According to the bulletin, about half these cases involved retail jewelers: The robbers sought to bring the retailer back to the store to rob it or were after the jewelry kept at home. The other half of the cases involved traveling salespersons who were followed home and often robbed in their driveways. Among the most horrifying of these crimes was the highly publicized execution-style shooting deaths of five family members in their Livonia, Mich., home during a robbery. Two suspects are in custody.

JSA reminds everyone that security requires 24/7 vigilance and offers these security recommendations:

  • All attacks on jewelers’ homes are preceded by some form of casing. Jewelers should be alert at all times to the possibility of being watched or followed. Suspicious signs include people sitting in a car near the home or business for long periods of time, jewelers’ being followed when leaving the home or store, suspicious phone calls, and suspicious “customers” visiting the store.

  • Many jewelers keep a logbook of suspicious incidents at their business, in which employees record things that seem “not quite right.” Details such as license plate numbers, names used, times of incidents, physical descriptions, and other information may be helpful to police.

  • Family members should be trained not to give out information on the phone, not to open the door to unknown people, to be extremely careful regarding delivery personnel, and to watch for suspicious people watching the house. Even the youngest family members and temporary visitors, such as in-laws or babysitters, should be taught the importance of security and given specific instructions.

  • When selecting a residence, evaluate security issues such as a dead-end vs. heavily traveled street, closeness of neighbors, and the garage or parking setup. Make sure the residence is equipped with proper locks, an alarm system, and good lighting. Some jewelers recommend keeping a dog for warning and protection at home.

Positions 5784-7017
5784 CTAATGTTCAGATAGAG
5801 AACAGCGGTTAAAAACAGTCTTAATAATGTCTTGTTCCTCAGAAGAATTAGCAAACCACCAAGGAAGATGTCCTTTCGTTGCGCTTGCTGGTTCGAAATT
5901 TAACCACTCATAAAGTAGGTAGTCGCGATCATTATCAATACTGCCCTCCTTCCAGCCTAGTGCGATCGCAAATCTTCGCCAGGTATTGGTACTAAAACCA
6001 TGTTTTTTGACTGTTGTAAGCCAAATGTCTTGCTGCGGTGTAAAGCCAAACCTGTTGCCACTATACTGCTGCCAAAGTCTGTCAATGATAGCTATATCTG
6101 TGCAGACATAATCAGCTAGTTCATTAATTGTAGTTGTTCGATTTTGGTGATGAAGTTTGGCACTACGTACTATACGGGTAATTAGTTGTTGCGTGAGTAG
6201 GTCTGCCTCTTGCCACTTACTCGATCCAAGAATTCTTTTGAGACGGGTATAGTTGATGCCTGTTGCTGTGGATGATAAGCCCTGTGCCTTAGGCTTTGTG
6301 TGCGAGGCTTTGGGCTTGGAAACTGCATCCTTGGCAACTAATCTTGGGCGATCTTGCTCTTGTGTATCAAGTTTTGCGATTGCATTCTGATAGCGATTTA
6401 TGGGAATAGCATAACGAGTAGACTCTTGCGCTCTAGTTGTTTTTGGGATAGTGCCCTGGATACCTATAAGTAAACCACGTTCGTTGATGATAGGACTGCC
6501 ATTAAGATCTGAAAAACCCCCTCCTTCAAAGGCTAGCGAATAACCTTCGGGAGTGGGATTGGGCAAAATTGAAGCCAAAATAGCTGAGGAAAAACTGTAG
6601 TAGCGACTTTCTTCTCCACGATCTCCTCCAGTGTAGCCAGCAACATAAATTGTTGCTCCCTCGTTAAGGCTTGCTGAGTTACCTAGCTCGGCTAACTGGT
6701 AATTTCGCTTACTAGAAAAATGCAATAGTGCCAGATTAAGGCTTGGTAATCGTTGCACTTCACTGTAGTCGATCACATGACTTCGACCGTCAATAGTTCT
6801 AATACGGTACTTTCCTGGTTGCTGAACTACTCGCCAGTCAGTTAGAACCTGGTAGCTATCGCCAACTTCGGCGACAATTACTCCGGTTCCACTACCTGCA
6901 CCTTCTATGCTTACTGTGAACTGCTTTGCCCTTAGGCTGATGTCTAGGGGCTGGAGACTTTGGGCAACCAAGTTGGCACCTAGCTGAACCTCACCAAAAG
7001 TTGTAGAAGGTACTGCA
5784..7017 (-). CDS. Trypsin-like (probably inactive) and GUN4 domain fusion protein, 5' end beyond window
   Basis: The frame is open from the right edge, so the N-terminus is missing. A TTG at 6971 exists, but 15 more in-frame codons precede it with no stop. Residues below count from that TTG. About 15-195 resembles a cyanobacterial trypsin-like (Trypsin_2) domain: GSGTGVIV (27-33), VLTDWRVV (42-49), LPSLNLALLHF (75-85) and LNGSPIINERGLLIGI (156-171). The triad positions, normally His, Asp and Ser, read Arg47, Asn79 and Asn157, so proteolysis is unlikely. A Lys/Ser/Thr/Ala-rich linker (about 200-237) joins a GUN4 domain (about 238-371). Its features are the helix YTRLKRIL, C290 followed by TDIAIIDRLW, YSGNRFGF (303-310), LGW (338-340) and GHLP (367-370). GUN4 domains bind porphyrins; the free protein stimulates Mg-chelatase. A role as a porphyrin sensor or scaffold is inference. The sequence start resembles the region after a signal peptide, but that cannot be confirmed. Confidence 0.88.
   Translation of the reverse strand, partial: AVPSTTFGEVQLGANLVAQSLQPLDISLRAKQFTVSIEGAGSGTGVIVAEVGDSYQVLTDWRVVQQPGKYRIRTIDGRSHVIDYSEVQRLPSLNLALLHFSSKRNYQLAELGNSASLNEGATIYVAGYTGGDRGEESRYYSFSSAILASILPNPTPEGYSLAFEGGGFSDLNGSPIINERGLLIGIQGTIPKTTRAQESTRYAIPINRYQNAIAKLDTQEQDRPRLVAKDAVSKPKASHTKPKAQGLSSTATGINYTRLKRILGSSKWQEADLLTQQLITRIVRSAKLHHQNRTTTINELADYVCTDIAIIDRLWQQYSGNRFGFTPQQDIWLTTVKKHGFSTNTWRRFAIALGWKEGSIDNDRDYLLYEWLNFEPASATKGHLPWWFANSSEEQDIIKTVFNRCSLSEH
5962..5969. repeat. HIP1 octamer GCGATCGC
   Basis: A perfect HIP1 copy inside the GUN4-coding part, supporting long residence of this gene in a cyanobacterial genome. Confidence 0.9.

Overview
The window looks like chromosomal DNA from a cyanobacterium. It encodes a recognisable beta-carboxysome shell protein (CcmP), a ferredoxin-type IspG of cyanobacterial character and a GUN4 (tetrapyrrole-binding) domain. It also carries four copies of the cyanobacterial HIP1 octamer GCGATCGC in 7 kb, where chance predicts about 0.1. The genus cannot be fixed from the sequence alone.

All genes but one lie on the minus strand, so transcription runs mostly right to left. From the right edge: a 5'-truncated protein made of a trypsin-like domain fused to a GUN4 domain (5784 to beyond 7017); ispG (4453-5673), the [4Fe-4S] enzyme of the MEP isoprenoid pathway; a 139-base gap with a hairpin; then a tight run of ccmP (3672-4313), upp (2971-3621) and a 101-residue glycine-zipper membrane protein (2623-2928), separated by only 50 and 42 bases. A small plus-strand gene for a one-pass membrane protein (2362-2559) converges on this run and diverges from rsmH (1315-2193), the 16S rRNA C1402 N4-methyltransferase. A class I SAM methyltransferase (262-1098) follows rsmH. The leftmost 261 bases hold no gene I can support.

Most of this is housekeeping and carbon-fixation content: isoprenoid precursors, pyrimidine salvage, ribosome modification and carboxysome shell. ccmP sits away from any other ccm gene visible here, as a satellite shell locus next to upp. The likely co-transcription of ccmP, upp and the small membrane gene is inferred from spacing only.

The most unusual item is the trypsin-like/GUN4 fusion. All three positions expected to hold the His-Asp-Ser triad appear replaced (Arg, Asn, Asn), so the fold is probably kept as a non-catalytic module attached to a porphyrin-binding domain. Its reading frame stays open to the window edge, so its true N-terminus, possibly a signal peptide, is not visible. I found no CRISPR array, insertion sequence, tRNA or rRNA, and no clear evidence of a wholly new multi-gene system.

• Large safes and jewelry merchandise should not be kept at home. Personal jewelry may be kept in a small, concealed safe in a floor or wall. Consider keeping valuable personal jewelry in a bank safe deposit box when it is not being used.

  • Extra eyes are always helpful. Trusted neighbors can help spot suspicious behavior by anyone who might be casing your store or residence. Discuss with them your special risks as a jeweler and enlist their assistance.

  • Screen, monitor, and supervise all household help very carefully. Cleaning personnel, lawn services, babysitters, painters, contractors, or any workers with access and knowledge of your household all pose some risk. Even if they are honest themselves, they may have boyfriends, spouses, relatives, or friends who are not, or they might unintentionally provide information to those who would target you. Background investigations are suggested when hiring a nanny or anyone who will have extensive contact with or residence in the household.

  • Have an unlisted and unpublished home phone number. Keep a charged cell phone with you at all times, including by your bedside at night.

  • Before any problem develops, establish contact with your local police department and get to know someone in a supervisory position. Explain to the supervisor or chief the special risks to jewelers so that if you do have a problem, you will be calling someone you know.

  • Consider having a family security code phrase that can be used to alert a family member on the phone to a crime problem. The code phrase should be one that will not raise the suspicions of criminals holding the jeweler or family hostage.